Walking up lower church, I push my glasses higher on my nose and clutch my coffee. After a long day of work, there is nothing I would rather do more than climb into bed and sleep. One can only take so much condescending attitudes in one day. Mind numb and void of responsibility, I let it run wild.
Naivete, (also naivety) — Lack of experience, wisdom, or judgment.
I have been recently thinking about past situations and the lasting effects that they have on the mind. In life, we may experience a sense of deja-vu or the reoccurrence of familiar events. These events, while good or bad, remind us of the lessons we were supposed to learn and act as a scratch on the vinyl of life. Through each interaction with others we are supposed to learn from mistakes and failures, but is this the same objective at the end of a relationship? As we navigate through relationships, does a similar interaction or denouement show our innate naivety or are we just plain stupid?
To further analyze this question, we must understand the concept of naivety and focus on past mistakes. As humans, we respond to the familiar. Attracted to the comfort of past situations, we draw in experiences that mirror previous encounters.
As the question racks my brain, the words reflect off of my skull and fill the black void that is the empty mind.
The questions repeat as an echo: “Am I naive, or am I just stupid?” “Am I naive, or am I just stupid?” “Am I naive, or am I just stupid?”“Am I naive, or am I just stupid?”“Am I naive, or am I just stupid?” The voice intensifies and racks my brain resulting in an untimely headache. Staring up at my ceiling, I wait for the silence.
As I weave through relationships and build structures not meant to be finished, I continue to make the same mistakes as I scour the city for something different. In every encounter I have made, I piece together the very fragments that make up what I had escaped from. I don’t see this concept as naivety, for this circumstance can coincide with vulnerability. To be in love with a delicate pain, and to give yourself to the first boy who calls you beautiful — The mental redemption frees our soul from absolution sacrificing what is left of our individuality.
Hair slicked back into a tight knot, I am seated on my bed staring out the window. Twisting the long necklace hanging from my neck, I pull my flannel closer to my body. I have an imagination that builds these elegant scenarios, walking on the beach, taking a stroll through the woods, and staying up late talking till the sun rises. Are these just figments of my imagination? the mind running wild feeding my fascination with the romanticized falsehoods that disguise themselves as truth.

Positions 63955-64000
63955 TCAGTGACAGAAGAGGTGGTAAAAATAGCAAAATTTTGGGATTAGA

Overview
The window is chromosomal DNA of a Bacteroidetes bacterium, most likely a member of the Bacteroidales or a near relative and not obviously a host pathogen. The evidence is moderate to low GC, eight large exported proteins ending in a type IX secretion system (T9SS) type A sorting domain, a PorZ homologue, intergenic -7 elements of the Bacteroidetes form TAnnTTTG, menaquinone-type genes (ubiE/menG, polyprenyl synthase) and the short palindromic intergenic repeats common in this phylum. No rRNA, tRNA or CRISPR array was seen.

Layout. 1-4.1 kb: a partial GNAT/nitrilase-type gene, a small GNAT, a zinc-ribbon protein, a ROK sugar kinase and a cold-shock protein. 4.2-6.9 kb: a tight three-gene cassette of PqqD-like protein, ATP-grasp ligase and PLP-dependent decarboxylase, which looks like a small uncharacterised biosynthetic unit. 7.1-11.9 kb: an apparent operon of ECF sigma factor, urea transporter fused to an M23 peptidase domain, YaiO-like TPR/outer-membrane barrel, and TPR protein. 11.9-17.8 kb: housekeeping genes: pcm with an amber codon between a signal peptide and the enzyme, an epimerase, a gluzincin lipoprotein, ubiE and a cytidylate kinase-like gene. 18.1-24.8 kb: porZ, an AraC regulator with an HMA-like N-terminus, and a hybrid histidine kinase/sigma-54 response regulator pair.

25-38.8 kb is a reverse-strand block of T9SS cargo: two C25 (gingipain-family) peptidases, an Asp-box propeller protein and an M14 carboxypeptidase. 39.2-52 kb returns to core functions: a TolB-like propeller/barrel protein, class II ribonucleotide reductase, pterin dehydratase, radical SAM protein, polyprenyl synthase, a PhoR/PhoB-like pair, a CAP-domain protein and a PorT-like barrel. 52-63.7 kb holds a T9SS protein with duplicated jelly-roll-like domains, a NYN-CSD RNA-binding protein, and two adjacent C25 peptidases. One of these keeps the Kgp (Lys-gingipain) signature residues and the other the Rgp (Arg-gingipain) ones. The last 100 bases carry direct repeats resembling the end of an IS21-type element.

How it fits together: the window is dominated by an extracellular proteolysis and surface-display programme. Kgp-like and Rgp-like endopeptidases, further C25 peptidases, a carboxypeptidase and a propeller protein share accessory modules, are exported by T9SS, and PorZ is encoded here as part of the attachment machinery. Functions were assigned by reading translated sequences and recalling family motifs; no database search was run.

When it comes to relationships, we are all students yet no one is hired to be our teacher. Every encounter requires a lesson to be learned and a deeper understanding to be made. In the school of romance we are not graded on emotionality nor are we graded on our abilities to satisfy our partner or lack thereof, we are graded on our ability to adapt. Like animals to the climate, we learn to adapt to our given surroundings, surrendering pre-disposed ideas and welcoming the possibility of change.
I find myself dreaming of Owen. I dream of scenarios which will soon become a reality. While I am fearful of the future and terrified of the potential of failure, I seem to push on. I close the door on the demons that I have been trying to hide, for I will not let the previous failures govern my perspective on the future. So affected by simplistic situations, I over analyze and build up scenarios to be much more than they are meant to be. Ridding myself of past questions and embracing recurring factors, I dismiss the idea of naivety. I am not naive, nor am I stupid. As humans we possess the ability to fail, let these failures act as your markers, your stepping stones that lead you forward to a place of success. Embrace the naivety and understand that you are more than the past that has been created.